On being a publisher: “I quickly realized, when you enter this business, your job isn’t writing books — your job is selling books.”
On business strategies in indie publishing: “We’re inventing this, so we get to do whatever we want.”
On the value of persistence: “If you stick around, you get noticed. So that’s the other thing. The system works for you. Stick around long enough, and things happen that — you know, somebody picks you up or promotes you, some ad site will pick you up. So just stay in the game.”
- Translate your books into foreign languages to maximize your brand. Scott has done this by building teams in each country. He does a royalty share, paying 20% to translators, and 5% to proofers. That way, he says, everyone is invested in the success of the book. He has found his translators through foreign publishers, meeting foreign writers on social media, and through translation sites. In the future, he anticipates that Amazon will make this process easier and more accessible to writers through an ACX-styled platform for foreign language translations, so keep an eye out!
- Seek out other writers for boxed sets. Scott Nicholson, J.A. Konrath, and Blake Crouch were one of the first ones to do a multi-author box set back in early 2012, and it resulted in wild success: they hit #1 within hours and gave away over 70,000 copies of their books in three days. Scott points out an untapped market is putting together boxed sets with similar authors in foreign markets and hopes to do that in the future.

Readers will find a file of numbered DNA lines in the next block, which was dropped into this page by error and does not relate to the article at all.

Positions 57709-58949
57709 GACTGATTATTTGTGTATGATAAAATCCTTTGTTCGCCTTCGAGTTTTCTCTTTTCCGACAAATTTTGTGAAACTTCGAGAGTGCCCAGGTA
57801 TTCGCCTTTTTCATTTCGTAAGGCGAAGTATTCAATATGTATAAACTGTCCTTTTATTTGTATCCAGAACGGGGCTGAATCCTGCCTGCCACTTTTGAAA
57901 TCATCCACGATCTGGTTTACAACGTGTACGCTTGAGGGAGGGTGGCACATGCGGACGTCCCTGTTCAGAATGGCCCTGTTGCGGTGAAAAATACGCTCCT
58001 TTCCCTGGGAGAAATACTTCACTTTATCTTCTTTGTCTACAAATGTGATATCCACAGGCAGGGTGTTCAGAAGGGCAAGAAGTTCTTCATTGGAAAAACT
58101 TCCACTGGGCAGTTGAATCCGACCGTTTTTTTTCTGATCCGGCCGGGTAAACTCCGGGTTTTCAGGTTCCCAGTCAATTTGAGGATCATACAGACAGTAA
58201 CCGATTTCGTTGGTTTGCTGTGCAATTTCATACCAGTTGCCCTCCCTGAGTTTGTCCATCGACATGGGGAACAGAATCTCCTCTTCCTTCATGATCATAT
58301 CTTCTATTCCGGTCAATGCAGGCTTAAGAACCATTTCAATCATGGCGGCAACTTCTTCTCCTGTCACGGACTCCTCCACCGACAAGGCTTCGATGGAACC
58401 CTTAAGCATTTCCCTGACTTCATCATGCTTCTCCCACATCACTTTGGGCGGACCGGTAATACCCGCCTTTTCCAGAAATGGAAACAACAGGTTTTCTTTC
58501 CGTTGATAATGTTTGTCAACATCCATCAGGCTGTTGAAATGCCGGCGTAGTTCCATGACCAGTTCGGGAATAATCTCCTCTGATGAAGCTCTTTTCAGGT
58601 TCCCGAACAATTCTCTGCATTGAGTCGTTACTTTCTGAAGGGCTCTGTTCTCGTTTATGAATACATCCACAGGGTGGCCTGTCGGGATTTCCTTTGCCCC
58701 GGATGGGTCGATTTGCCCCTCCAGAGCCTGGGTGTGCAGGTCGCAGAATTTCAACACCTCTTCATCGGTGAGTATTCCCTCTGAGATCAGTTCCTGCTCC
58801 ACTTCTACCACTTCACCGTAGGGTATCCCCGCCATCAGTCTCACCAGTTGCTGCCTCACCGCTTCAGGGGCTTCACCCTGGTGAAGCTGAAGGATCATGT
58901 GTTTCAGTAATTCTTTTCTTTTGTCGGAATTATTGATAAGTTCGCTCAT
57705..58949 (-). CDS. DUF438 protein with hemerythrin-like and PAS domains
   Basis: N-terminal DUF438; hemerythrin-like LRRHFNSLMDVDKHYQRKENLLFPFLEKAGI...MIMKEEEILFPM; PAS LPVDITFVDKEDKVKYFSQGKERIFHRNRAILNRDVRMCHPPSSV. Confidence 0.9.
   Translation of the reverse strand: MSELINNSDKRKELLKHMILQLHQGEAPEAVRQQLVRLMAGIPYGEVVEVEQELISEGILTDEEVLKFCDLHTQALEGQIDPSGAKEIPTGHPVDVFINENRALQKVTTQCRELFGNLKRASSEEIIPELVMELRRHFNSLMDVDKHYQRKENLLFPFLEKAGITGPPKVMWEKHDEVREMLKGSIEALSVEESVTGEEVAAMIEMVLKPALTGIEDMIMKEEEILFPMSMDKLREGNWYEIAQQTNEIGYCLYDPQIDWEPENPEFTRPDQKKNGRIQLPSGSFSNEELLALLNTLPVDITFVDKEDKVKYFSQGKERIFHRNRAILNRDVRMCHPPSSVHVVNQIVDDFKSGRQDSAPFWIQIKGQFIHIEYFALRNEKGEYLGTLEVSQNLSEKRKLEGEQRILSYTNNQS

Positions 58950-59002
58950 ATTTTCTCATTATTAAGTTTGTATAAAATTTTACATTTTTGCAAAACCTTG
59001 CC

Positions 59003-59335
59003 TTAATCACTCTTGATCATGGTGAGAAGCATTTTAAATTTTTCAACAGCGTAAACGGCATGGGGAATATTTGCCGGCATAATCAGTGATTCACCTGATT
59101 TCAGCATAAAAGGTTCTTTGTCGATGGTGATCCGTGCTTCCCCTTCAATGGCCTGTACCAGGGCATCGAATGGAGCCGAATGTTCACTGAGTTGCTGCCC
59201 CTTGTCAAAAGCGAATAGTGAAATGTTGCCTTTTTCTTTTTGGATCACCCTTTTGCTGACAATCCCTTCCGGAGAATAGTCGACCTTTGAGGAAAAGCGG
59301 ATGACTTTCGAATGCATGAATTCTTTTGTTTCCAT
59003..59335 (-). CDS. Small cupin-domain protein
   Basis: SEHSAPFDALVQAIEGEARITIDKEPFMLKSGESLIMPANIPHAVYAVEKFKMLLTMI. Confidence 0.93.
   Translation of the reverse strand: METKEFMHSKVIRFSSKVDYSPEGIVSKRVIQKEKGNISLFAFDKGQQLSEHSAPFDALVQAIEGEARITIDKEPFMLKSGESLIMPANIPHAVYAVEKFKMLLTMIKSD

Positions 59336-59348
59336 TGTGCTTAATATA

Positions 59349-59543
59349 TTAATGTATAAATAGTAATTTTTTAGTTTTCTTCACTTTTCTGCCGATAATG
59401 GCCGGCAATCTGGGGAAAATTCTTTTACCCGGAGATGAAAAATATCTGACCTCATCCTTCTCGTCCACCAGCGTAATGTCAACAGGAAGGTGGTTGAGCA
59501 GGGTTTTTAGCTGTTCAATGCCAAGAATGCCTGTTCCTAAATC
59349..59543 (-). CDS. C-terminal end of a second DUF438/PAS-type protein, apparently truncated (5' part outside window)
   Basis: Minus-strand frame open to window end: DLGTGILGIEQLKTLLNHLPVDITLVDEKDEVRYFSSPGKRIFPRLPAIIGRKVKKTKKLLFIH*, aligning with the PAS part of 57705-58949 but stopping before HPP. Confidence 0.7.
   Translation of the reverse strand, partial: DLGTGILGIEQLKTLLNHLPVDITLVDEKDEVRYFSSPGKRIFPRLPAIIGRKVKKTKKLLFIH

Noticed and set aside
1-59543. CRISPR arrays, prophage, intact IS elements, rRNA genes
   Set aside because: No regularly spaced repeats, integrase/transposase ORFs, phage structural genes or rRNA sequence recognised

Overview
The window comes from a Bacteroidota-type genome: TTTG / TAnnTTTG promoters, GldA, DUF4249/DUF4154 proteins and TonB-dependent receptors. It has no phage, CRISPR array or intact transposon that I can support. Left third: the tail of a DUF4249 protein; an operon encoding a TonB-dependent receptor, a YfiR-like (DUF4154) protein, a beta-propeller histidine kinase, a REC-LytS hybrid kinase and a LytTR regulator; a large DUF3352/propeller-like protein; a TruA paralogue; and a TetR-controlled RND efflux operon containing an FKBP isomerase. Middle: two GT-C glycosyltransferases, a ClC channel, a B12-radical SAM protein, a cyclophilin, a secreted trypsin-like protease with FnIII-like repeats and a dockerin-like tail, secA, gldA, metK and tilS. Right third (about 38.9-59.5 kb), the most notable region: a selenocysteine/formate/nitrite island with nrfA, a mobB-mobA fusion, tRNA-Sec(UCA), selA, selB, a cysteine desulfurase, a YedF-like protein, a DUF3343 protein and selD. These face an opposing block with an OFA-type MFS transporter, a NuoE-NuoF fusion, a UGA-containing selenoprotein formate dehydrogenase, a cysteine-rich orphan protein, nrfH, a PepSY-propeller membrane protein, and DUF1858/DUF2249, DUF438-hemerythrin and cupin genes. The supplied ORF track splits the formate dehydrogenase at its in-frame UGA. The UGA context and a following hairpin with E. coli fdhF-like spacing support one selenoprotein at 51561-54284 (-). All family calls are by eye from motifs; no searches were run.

- Use KDP’s pre-order option to set production deadlines and reader expectations. By doing this, Scott publishes a book about every three months, keeping his readership happy. He also points out that pre-orders are great for series.
- Collaborate. Whether it’s on a novel or contributing to a box set, collaborating with other authors allows you to share networks and expose you to a whole new audience while simultaneously building your brand. A win-win!
What strategies do you employ as an indie author/publisher to diversify your business, and which ones do you feel are most important to the success of your business?